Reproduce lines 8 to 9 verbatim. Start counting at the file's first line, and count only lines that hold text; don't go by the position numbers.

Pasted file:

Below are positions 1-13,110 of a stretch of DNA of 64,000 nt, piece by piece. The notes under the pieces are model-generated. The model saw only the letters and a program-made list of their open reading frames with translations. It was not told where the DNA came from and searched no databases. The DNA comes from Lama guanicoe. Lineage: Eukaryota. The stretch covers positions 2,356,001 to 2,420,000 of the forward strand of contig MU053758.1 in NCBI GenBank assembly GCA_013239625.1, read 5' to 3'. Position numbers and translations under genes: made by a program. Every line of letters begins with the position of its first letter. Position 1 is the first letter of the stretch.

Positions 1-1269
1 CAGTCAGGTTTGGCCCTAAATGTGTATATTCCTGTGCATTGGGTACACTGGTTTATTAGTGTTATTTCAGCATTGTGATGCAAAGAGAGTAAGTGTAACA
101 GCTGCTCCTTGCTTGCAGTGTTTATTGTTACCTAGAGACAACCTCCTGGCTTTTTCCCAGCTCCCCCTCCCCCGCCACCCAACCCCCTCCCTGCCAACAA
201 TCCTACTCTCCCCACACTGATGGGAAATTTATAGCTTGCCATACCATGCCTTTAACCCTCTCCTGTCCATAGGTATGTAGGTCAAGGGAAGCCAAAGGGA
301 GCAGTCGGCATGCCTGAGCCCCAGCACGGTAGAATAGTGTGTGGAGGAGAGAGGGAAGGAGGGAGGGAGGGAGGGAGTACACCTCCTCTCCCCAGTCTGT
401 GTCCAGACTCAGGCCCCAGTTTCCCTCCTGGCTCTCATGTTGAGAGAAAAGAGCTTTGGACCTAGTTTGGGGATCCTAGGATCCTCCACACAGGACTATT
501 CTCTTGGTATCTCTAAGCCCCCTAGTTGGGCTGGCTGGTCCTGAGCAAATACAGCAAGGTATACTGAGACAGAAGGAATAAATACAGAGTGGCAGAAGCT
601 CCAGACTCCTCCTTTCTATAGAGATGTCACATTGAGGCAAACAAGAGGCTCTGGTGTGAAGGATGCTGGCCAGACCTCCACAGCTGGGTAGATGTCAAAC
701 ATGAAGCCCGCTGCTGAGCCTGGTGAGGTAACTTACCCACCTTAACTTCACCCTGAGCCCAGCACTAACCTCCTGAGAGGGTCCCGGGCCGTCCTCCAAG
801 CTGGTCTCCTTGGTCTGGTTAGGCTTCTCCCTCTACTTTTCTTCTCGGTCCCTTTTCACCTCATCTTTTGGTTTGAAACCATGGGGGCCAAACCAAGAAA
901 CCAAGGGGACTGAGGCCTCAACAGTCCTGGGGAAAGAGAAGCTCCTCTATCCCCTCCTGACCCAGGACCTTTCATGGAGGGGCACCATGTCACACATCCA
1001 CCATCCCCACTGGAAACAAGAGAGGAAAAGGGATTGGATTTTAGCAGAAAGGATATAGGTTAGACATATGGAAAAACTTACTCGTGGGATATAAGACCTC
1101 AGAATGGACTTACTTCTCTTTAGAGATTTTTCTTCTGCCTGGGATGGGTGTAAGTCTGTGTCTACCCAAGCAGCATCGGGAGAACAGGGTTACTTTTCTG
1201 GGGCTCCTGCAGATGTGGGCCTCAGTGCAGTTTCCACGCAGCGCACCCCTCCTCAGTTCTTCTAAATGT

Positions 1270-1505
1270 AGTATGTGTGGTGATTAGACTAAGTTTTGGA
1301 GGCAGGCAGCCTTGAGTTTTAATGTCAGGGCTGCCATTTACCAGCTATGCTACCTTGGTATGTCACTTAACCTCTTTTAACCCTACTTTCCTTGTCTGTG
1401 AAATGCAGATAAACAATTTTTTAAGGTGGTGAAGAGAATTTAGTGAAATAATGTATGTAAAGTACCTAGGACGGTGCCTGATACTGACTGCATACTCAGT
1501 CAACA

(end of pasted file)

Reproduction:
501 CTCTTGGTATCTCTAAGCCCCCTAGTTGGGCTGGCTGGTCCTGAGCAAATACAGCAAGGTATACTGAGACAGAAGGAATAAATACAGAGTGGCAGAAGCT
601 CCAGACTCCTCCTTTCTATAGAGATGTCACATTGAGGCAAACAAGAGGCTCTGGTGTGAAGGATGCTGGCCAGACCTCCACAGCTGGGTAGATGTCAAAC